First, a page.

Archaeological excavations at the site of Oxfordshire County Council’s project to build the A40 Science Transit Park and Ride at Eynsham have uncovered an Iron Age settlement and rare Bronze Age artifacts. Loom weights for use on a vertical weight loom were also discovered in the area.
The excavation between Witney and Oxford has uncovered an Early Bronze Age cremation burial of a child that contained a unique eagle-bone pin. The pin had been shaped from the phalanx (toe bone) of a Golden Eagle, making it the only example found in a funerary context in England.
Archaeologists also found evidence of a Middle Iron Age settlement at the site. Features included possible roundhouse buildings, post-built structures, and probable livestock enclosures.
The roundhouses were defined by shallow ring ditches that represent drainage features enclosing a central building, and several pits and postholes were found within the interiors of two of these roundhouses, which would have held structural elements, such as posts for roof support.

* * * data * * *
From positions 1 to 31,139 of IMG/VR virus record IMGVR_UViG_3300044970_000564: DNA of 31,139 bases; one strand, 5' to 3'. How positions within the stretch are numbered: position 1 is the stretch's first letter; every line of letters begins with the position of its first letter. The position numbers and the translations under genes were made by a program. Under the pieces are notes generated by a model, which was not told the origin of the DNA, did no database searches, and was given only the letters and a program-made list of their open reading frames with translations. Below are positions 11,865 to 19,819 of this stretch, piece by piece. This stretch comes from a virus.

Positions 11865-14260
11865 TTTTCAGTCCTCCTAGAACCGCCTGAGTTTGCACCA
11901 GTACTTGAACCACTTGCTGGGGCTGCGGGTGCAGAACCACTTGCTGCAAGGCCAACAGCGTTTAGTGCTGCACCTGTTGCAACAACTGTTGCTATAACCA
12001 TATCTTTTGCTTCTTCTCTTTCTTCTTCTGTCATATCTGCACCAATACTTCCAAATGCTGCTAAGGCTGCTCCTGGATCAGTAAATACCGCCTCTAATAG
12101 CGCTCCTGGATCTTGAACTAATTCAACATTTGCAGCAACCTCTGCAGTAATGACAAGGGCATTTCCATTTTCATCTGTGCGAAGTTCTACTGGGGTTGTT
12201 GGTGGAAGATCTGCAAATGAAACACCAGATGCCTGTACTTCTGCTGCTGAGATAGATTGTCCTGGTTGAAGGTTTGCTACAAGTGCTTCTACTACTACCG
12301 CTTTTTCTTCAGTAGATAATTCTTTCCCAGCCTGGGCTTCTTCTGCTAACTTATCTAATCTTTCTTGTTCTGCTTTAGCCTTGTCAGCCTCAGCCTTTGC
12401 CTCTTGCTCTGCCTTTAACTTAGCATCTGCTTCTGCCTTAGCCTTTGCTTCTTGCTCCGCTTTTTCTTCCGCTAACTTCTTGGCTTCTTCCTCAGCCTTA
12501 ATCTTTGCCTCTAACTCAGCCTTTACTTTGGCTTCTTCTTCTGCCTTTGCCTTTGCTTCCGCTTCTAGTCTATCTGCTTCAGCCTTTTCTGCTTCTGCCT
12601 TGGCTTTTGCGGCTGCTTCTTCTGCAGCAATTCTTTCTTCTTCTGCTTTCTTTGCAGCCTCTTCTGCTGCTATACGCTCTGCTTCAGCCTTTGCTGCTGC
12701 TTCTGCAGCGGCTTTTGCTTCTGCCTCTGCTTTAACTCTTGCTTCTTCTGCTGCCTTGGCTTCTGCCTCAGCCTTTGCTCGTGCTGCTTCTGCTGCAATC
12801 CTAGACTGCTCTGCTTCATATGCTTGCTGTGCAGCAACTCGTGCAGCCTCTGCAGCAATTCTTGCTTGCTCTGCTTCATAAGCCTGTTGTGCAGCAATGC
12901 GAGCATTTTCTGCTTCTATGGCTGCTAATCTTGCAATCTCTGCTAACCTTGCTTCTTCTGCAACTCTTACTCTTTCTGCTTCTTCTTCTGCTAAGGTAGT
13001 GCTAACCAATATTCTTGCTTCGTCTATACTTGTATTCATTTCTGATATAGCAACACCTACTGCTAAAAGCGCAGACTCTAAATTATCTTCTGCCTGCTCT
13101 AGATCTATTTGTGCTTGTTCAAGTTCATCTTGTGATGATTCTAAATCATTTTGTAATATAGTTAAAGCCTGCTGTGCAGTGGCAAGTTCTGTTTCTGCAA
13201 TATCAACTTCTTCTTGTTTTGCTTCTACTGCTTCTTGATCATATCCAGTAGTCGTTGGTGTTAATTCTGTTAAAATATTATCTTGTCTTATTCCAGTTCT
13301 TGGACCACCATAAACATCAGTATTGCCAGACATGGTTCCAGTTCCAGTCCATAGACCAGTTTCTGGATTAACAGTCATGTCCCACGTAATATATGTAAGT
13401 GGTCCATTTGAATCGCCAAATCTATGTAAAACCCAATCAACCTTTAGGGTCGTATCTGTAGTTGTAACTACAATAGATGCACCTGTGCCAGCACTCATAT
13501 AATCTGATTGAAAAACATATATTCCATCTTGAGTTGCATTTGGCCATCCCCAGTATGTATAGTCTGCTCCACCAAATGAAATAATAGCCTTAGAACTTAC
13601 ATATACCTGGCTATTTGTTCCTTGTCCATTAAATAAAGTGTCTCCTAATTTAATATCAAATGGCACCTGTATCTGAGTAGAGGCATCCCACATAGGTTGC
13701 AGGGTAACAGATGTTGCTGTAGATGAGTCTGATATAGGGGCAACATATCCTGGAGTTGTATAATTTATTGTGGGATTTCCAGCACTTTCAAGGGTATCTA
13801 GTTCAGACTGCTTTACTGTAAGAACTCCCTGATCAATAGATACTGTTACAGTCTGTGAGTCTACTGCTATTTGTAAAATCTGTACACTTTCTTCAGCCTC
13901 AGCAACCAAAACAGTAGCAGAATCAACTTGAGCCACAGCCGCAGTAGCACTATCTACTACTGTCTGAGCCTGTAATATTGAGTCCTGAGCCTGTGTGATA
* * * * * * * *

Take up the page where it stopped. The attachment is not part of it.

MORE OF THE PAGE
Announcing the result of the excavation, the project manager for Cotswold Archaeology, Jo Barker, said: “Along with a moderate quantity of Iron Age pottery, the site produced a small assemblage of fired clay. Particularly interesting are one near-complete triangular object and fragments of a second, likely of similar form, which was recovered from the postholes associated with two of the roundhouses.”
The objects described are loom weights, used on a vertical warp-weighted loom, and suggest that textile manufacture took place here. The discovery sheds light on the organization and use of a small, local Iron Age farmstead, which could have had a focus on textile production.
Councillor Duncan Enright, Oxfordshire County Council’s Cabinet Member for Travel and Development Strategy, said: “In an area famous for the Witney Blanket, it is fascinating to find the evidence of textile manufacture going back millennia. Truly West Oxfordshire is the birthplace of the blanket.”
Cover Photo: One of the loomweight fragments. Cotswold Archaeology